WASHINGTON (AP) -- Meteorologists say America's unusually warm year is likely to extend through the summer. And that's a bad sign for wildfires in the West.
The National Oceanic Atmospheric Administration's forecast for June through August calls for warmer-than-normal weather for about three-quarters of the nation. Only the northwestern U.S. and Alaska are predicted to be cooler than average.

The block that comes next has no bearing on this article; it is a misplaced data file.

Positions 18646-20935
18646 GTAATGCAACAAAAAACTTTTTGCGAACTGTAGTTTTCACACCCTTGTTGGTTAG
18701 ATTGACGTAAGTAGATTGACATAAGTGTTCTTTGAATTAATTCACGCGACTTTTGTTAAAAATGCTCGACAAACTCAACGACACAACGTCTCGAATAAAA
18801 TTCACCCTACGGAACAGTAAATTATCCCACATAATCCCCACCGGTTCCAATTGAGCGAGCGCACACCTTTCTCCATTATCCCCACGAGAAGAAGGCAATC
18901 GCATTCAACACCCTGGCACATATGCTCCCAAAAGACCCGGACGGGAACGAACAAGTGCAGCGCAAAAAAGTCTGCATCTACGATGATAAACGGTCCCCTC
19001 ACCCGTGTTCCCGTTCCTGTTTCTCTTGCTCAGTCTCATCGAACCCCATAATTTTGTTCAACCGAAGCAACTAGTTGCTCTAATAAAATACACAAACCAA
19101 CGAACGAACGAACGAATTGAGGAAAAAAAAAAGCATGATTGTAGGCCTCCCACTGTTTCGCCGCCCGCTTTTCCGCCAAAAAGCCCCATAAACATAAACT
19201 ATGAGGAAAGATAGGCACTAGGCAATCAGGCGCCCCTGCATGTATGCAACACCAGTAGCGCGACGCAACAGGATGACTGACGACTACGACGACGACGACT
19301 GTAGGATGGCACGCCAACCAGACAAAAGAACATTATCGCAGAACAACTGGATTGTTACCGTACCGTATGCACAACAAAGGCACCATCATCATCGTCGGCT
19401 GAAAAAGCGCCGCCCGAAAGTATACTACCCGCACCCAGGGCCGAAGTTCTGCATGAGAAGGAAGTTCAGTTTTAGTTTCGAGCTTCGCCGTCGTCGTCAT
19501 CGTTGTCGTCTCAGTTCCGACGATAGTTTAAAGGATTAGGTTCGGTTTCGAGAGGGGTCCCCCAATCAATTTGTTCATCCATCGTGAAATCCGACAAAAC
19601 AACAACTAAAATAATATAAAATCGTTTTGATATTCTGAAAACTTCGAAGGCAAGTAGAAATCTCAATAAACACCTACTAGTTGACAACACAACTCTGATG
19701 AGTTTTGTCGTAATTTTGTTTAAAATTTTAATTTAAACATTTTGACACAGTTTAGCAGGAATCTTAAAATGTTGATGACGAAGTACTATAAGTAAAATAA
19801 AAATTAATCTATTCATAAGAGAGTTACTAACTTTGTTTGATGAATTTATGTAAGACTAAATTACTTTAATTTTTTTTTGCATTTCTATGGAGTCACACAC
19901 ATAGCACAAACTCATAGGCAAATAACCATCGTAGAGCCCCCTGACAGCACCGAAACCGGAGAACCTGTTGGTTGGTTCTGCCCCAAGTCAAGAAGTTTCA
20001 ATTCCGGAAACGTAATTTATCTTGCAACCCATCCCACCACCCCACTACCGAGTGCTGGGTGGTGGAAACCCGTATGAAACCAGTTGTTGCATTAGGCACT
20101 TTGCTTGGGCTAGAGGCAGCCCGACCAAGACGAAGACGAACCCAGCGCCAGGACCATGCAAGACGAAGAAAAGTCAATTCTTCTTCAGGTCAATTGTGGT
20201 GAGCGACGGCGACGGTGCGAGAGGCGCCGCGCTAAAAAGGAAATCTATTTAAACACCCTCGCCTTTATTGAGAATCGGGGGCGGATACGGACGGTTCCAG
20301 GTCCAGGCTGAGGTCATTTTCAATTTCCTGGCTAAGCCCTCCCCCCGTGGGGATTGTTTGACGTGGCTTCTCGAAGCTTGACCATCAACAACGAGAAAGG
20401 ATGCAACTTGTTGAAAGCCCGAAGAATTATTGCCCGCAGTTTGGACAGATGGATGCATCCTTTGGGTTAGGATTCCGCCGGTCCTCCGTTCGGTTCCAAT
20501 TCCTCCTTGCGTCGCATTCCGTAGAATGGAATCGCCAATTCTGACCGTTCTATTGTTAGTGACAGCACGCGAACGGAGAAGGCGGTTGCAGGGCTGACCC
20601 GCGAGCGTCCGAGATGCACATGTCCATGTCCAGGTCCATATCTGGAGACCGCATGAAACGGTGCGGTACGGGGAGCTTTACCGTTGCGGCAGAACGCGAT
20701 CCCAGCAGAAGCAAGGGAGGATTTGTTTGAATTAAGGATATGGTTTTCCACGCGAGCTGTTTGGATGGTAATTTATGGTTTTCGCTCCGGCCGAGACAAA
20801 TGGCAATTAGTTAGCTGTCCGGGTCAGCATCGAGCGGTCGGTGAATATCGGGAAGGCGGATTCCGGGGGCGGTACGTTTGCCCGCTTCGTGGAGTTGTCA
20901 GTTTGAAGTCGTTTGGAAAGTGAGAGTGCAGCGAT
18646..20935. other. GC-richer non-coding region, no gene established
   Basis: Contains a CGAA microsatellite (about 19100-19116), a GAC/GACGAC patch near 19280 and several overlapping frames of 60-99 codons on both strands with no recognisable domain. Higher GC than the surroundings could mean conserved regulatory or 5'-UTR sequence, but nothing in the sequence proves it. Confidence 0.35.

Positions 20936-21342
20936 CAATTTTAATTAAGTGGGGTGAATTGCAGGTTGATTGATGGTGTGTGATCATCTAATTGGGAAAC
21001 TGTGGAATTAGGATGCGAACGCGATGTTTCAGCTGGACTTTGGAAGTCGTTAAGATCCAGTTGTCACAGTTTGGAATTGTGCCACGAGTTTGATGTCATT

The stretch from last May until April was the hottest 12-month period on record for the nation. Records go back to 1895.
Meteorologist Greg Carbin said Thursday that the forecast is especially troublesome for the West and wildfires. There have already been some fires because of the dry weather and soil.